The cross-border ecommerce market provides a unique opportunity for PSPs to move beyond their traditional roles by providing cross-border options for their merchants, but partnering with the right merchant acquirer must be the first step.

To learn more about selecting the right merchant acquirer, download PSPs: Why Does Your Choice of Acquirer Determine Future Success at Paymenteye.com here.

 

Keys to Cross-Border Success for Merchants

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Are you watching the world grow more connected before your eyes? It’s only natural that online merchants see this growth as an opportunity. Increasingly, it is becoming vitally important that online merchants be fully prepared to sell not only “locally” but also to reach into cross-border commerce. PYMNTS.com has been studying factors that separate the most successful cross-border merchants from the rest of the pack.  They recently published their quarterly index, which not only shares recent news but also compares 2016 to previous years.

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Advancements in Tech Signal a Boom for Cross-Border Payments

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As a FinTech company, we are always happy to see market support for the solutions we provide. We are working to make cross-border payments simple, accessible, quick and safe. The growth of technology and its support of global e-commerce has been fantastic, and we believe that digital payments are a great equalizer. It’s now possible for small businesses to compete in the online space among much larger outfits, capitalizing on the use of digital payments that range from credit cards to e-wallet.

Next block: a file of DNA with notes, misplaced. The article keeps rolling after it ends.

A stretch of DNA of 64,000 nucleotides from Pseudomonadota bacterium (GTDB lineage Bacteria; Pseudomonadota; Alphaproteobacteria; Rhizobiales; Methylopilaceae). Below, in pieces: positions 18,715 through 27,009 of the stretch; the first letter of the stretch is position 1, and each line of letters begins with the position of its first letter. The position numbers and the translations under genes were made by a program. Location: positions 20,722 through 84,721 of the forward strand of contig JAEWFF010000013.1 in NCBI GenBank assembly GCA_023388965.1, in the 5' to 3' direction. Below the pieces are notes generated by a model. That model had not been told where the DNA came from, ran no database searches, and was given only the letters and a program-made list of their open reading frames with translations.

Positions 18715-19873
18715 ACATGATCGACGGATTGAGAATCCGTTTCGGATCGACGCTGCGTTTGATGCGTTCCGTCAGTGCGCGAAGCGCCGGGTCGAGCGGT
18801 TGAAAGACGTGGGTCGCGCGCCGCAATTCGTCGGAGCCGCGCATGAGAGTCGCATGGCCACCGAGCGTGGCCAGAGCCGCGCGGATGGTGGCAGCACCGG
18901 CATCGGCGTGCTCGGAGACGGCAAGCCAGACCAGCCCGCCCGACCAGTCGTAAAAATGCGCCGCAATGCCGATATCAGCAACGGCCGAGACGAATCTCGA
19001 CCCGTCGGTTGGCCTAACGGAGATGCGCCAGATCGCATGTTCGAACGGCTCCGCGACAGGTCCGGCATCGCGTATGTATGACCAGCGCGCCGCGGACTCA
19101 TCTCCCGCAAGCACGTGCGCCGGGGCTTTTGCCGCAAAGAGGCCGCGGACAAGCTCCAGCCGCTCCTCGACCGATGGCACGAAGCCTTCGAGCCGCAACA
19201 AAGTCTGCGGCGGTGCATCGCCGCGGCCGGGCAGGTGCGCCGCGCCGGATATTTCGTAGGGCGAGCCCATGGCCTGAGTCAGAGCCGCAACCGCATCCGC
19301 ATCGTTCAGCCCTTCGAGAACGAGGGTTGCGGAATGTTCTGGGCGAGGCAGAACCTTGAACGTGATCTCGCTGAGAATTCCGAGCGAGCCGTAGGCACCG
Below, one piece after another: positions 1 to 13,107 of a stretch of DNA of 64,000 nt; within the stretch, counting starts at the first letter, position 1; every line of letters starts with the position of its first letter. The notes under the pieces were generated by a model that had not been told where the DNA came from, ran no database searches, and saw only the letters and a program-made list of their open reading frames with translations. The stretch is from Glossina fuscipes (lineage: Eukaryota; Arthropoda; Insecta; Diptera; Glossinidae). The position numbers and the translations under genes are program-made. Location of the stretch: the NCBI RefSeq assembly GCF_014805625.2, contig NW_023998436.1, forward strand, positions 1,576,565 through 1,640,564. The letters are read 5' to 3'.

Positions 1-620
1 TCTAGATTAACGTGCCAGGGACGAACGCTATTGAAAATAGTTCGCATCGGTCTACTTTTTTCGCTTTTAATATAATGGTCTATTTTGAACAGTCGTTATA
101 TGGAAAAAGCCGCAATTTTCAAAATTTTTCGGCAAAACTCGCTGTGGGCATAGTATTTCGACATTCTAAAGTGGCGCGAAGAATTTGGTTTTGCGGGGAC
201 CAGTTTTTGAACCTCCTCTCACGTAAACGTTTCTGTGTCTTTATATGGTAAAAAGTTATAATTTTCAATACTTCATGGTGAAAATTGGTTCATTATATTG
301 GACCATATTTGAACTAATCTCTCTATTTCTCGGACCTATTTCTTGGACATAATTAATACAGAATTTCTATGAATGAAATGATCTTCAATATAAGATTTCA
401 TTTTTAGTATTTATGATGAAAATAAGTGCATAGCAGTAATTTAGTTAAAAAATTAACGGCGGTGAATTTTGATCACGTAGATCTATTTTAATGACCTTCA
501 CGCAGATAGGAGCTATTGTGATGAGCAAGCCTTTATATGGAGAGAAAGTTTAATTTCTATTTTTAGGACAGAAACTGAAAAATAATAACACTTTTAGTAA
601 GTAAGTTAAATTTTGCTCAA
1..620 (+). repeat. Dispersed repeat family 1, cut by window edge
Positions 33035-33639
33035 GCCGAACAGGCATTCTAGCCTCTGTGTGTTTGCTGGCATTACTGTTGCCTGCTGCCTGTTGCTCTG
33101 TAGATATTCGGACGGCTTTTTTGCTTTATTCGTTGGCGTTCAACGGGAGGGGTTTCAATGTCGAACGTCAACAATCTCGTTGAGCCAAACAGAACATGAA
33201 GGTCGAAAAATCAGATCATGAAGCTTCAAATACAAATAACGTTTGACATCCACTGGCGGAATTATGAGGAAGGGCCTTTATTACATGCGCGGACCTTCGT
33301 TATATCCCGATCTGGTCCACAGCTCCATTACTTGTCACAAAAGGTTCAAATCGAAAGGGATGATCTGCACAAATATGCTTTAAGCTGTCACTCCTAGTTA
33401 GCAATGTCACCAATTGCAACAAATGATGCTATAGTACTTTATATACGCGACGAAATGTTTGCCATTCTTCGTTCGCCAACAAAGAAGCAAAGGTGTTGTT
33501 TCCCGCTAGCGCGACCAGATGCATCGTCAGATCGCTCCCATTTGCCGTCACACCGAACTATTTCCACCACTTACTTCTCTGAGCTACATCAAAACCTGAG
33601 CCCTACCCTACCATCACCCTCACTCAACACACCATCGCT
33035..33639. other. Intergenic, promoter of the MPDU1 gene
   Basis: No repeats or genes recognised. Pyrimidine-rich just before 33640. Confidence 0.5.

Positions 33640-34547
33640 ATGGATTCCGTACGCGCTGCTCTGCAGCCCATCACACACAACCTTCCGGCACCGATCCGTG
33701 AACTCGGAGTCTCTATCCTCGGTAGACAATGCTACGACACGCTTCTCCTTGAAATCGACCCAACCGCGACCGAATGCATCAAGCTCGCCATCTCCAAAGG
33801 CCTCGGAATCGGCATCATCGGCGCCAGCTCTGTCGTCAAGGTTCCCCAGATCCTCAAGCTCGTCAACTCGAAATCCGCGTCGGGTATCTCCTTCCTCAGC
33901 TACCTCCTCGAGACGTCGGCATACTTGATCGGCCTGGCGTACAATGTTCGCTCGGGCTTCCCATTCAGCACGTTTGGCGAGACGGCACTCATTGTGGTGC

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Top 5 Smart Acquiring Blog Posts of 2015

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Christmas has come and gone, and New Year’s is fast approaching. Last week, in our Happy Holidays post, we took a look at our major achievements over the last year. This week we bring you the top five blog posts of the year.Continue Reading

EPA Awards Credorax Merchant Acquirer of the Year

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Last month’s Emerging Payments Awards in London was truly a night to remember for Credorax. We took home awards for both Merchant Acquirer of the Year and Best Emerging Payments Marketing Campaign of the Year. We are honored to have been recognized for the hard work we put into serving payment service providers and clients around the world.Continue Reading

Insights From the European Commission E-Commerce Report

 

European Union financial concept image with euro symbol, sign and icon on a laptop computer key with EU flag for blog, website and online business.


A recent European Commission report on the state of e-commerce offers some great insights on how consumers and merchants are dealing with cross-border e-commerce payments.

Here are some highlights of the EC Digital Agenda Scorecard:Continue Reading

Real-Time Payments: When a Moment Makes All the Difference

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Real-time payments have been a significant goal of the industry for some time, and they are fast becoming a reality. As we approach this innovation milestone, it’s worth taking a step back and trying to understand more about what real-time payments mean and their potential impact on e-commerce.Continue Reading